Assessments of potential impacts of cognitive deficits on drug use and their implications for HIV intravenous drug users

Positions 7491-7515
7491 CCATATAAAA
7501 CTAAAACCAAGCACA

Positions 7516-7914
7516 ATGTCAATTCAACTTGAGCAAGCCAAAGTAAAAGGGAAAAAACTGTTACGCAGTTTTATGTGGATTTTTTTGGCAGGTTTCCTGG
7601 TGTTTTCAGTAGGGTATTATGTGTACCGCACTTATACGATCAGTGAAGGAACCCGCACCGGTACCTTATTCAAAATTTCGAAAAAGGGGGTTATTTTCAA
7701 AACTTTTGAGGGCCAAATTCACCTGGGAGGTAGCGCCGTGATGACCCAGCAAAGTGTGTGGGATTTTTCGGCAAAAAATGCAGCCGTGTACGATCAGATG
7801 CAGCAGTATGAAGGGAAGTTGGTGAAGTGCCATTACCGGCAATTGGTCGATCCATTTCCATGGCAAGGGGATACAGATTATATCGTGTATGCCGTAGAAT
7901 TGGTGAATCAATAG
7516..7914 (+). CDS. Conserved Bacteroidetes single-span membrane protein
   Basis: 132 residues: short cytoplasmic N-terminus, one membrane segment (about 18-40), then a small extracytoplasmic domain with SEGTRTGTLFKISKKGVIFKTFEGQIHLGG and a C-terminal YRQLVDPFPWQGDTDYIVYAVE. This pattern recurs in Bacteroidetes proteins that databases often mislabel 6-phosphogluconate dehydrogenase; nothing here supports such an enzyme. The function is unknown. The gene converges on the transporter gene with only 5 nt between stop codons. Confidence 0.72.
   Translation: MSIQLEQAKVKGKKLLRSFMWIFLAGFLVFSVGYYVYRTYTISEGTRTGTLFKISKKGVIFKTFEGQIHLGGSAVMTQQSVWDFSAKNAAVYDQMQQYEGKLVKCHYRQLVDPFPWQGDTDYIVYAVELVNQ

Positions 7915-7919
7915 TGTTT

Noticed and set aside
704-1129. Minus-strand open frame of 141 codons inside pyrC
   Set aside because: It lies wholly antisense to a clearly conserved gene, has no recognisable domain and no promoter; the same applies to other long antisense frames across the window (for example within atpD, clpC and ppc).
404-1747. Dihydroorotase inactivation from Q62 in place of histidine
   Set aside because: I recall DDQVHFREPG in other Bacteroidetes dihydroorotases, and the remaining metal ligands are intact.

Background: Although the relationship between HIV and intravenous drug use is well-established as drugs impact the likelihood of acquiring (or exacerbating) viral infection, HIV may also impact use and abuse of illicit drugs as a function of neurocognitive deficits associated with this infection. This possible association stems from work demonstrating that escalated and dysregulated drug use is a function of neuroplasticity that affects cognitive function normally inhibiting drug intake. While a number of drugs are used intravenously in people living with HIV, one group of drugs receiving increasing attention are the opiates as opiate users nearly tripled from 2009-2016. Heroin specifically is of major concern given its high vulnerability to abuse (over 60% of past year’s heroin users display substance use disorder) and the escalation of heroin and other opioid fatal overdoses over the past 10 years. To address the effects of HIV-associated cognitive impairments on drug intake, the present proposal will address the intravenous self-administration of heroin in the EcoHIV-infected mouse model. Specific Aim 1: Assess patterns of intravenous self-administration of heroin in EcoHIV-infected mice. Specific Aim 2: Assess potential neurochemical changes and neuroanatomical damage evident in EcoHIV-infected mice that may mediate the neurocognitive deficits facilitating patterns of dysregulated drug use. The contribution of cognitive compromise in people living with HIV to initiate drug use is not known. Recent work in the EcoHIV-infected mouse has revealed a number of cognitive deficits in several behavioral tasks that parallel the deficits seen in cognitive function in individuals with HIV. Aim 1 will assess the vulnerability of this specific animal model to the acquisition and escalation of heroin intravenous self-administration (a model of drug reward and abuse potential reflective of neurocognitive impairment). Several procedures used in assaying response effort (willingness to work for the drug), extinction of responding (the inability of response inhibition) and response reinstatement (or relapse; the inability to inhibit drug responding in the presence of the drug, drug-associated cues or stress) will be measured. Aim 2 will assess potential neurochemical changes and neuroanatomical damage evident in EcoHIV-infected mice that may mediate the neurocognitive deficits facilitating patterns of dysregulated drug use, and sex differences will be examined. This work should provide evidence in a well-characterized animal model of HIV if the substance use and abuse patterns reflective of cognitive deficits are present. Such data would implicate the fact that neurocognitive changes seen in individuals with HIV may exacerbate and dysregulate drug use which, in turn, may worsen the progression of HIV. Understanding the relationship between HIV-associated neurocognitive deficits and dysregulated drug use may provide insight into their interaction and basis for prevention and treatment of substance use disorders in people living with HIV.